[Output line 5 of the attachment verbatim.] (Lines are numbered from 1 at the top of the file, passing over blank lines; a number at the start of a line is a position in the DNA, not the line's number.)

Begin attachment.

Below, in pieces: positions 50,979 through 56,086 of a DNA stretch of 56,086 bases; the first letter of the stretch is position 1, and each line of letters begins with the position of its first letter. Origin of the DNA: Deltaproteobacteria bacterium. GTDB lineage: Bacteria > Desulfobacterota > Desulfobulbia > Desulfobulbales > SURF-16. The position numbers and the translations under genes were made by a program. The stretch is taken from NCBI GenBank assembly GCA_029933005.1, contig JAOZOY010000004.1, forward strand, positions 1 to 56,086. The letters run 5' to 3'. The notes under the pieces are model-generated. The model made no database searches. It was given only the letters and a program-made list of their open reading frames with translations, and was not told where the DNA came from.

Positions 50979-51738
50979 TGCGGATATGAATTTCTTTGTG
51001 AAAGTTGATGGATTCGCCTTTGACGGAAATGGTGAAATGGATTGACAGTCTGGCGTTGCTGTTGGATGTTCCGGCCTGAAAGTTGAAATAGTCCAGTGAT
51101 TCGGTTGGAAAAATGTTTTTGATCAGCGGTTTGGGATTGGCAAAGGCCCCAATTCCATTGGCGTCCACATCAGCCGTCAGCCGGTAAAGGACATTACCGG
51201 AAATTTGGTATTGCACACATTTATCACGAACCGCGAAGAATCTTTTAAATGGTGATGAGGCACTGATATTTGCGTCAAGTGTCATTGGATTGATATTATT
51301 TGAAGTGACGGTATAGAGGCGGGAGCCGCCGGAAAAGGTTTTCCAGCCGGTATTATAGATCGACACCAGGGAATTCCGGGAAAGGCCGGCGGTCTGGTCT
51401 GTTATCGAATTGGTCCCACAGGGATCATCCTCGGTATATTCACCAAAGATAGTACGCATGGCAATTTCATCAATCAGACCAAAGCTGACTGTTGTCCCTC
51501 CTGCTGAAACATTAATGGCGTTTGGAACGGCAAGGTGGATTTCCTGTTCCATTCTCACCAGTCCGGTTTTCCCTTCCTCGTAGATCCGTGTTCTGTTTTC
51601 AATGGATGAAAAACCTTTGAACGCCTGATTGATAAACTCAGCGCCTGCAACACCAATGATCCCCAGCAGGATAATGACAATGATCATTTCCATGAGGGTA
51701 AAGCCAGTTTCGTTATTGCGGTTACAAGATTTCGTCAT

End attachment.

51101 TCGGTTGGAAAAATGTTTTTGATCAGCGGTTTGGGATTGGCAAAGGCCCCAATTCCATTGGCGTCCACATCAGCCGTCAGCCGGTAAAGGACATTACCGG